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Unlike the newly added religion features, espionage is largely self-managing in Gods & Kings. As the player, your big decisions in this arena revolve around figuring out what you’d like religion to do for you. Personally, I found that my spies were useless in other civs since I had a solid research lead over the competition. Instead, I sent my agents off to city-states in the same neighborhood as my capital, locking them in as solid allies and creating an added buffer to guard against armed conflict in the event that a competing civ got any funny ideas.

Might Makes Right

The new religion and espionage mechanics amount to big changes, but the most dramatic update that Gods & Kings brings to Civilization 5 is actually an under-the-hood tweak. The flow of combat has been dramatically improved thanks to a number of updates, the most visible of which is a move from a 10-point health scale to a 100-point health scale. I had already gotten a sense of this from my Gods & Kings hands-on preview, but now that I’ve seen firsthand how the tweaks alter the flow of combat across an entire civ’s life I can’t quite understand why the 10-point scale was used to begin with.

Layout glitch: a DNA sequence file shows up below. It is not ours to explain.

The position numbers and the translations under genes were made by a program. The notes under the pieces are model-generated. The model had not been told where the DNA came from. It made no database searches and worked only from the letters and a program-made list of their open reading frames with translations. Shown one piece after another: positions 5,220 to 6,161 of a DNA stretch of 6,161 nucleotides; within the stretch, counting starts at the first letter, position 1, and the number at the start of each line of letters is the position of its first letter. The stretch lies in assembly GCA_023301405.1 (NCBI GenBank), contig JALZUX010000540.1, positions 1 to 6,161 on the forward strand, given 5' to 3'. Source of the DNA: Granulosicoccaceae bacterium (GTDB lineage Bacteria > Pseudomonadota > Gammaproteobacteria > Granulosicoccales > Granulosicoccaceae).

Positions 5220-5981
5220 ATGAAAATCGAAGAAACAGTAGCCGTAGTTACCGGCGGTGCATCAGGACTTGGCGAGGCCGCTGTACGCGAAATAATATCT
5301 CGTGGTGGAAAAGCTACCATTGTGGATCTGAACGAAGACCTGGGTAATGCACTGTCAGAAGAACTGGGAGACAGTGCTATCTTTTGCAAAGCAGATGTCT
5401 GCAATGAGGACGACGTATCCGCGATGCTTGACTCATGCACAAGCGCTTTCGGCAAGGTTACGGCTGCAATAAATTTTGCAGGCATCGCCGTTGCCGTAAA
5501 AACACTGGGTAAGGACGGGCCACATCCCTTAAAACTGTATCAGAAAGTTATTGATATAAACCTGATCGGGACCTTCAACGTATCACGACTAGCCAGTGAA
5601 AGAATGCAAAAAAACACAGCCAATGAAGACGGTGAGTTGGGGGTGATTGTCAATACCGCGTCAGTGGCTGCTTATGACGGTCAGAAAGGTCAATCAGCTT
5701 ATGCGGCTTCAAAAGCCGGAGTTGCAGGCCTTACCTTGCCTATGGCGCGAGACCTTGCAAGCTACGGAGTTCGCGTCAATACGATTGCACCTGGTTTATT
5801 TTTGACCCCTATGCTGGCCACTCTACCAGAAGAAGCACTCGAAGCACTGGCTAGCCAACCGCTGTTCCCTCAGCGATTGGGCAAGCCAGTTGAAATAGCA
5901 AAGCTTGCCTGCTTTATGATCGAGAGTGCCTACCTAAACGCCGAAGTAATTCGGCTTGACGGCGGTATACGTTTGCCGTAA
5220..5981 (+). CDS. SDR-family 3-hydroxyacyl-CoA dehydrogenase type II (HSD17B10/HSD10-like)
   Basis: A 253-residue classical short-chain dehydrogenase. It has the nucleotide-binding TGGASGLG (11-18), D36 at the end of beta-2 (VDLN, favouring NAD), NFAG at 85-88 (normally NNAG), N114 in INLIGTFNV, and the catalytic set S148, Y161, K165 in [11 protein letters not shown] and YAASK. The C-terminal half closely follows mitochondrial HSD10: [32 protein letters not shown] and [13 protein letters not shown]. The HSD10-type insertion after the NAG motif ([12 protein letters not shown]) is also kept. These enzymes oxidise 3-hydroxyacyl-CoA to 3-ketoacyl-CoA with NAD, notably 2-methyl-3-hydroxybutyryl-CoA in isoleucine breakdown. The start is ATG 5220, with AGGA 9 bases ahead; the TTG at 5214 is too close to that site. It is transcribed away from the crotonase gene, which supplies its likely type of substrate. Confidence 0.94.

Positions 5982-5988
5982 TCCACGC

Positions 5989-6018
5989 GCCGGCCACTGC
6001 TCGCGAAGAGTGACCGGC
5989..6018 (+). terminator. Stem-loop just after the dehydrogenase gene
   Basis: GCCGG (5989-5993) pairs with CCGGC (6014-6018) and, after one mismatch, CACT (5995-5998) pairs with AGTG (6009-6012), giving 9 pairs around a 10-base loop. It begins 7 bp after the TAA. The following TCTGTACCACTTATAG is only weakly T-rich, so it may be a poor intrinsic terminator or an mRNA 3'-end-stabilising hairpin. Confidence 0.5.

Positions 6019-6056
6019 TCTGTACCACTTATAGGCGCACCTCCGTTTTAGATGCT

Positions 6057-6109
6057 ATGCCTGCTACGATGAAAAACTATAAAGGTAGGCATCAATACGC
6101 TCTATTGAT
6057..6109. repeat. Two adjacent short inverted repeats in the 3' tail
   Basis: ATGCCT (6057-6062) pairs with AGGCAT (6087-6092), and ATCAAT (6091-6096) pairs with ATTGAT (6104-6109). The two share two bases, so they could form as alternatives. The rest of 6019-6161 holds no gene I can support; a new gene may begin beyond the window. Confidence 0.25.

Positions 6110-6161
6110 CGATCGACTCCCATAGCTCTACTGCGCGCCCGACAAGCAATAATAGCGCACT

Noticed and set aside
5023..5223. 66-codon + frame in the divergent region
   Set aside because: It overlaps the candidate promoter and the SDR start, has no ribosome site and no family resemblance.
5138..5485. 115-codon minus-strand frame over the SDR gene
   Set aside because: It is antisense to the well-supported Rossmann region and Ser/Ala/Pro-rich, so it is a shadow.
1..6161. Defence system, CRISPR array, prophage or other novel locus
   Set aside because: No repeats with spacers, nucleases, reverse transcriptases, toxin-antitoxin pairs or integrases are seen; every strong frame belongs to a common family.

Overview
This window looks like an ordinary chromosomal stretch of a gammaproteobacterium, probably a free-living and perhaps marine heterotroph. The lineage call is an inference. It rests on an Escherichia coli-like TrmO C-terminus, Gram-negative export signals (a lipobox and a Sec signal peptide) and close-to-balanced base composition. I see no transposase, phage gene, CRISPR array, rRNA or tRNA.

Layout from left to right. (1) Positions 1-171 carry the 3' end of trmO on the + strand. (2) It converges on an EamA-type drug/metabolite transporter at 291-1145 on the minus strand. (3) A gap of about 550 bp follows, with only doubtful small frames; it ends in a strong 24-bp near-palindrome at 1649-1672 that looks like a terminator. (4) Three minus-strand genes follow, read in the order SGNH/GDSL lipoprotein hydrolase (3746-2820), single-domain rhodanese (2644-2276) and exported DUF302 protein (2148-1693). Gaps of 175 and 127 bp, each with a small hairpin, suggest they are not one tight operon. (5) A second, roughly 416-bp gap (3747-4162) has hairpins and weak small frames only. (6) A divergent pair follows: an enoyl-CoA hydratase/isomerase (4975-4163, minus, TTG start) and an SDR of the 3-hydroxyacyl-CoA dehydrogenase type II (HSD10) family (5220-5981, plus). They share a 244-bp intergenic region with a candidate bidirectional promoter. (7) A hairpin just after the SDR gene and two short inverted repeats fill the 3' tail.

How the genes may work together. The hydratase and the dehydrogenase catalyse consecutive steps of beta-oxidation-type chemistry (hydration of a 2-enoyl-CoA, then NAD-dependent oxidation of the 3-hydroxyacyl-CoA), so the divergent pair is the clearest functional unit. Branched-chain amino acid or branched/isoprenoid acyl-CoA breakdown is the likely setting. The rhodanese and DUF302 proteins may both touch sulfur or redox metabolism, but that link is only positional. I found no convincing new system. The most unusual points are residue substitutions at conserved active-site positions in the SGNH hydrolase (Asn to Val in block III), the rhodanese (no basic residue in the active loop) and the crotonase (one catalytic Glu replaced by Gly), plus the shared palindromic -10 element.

Your individual units are much hardier, and much more valuable now. The series had already been moving in that direction, with Civ 4 putting an end to the classic “stack o’ death” tactic by not allowing more than one military unit to occupy the same hex. Civ 5 continued to embrace that approach when it was released, and the newly reformulated health (along with an array of other under-the-hood changes) means that you’re not simply throwing away your pieces. There’s more strategy in the combat portion of Civ 5‘s turn-based strategy now. Whether you’re absorbing shots from a city under siege or staging a blitz attack using your faster-moving units, the combat feels much more plausible than it ever has in a Civ game before.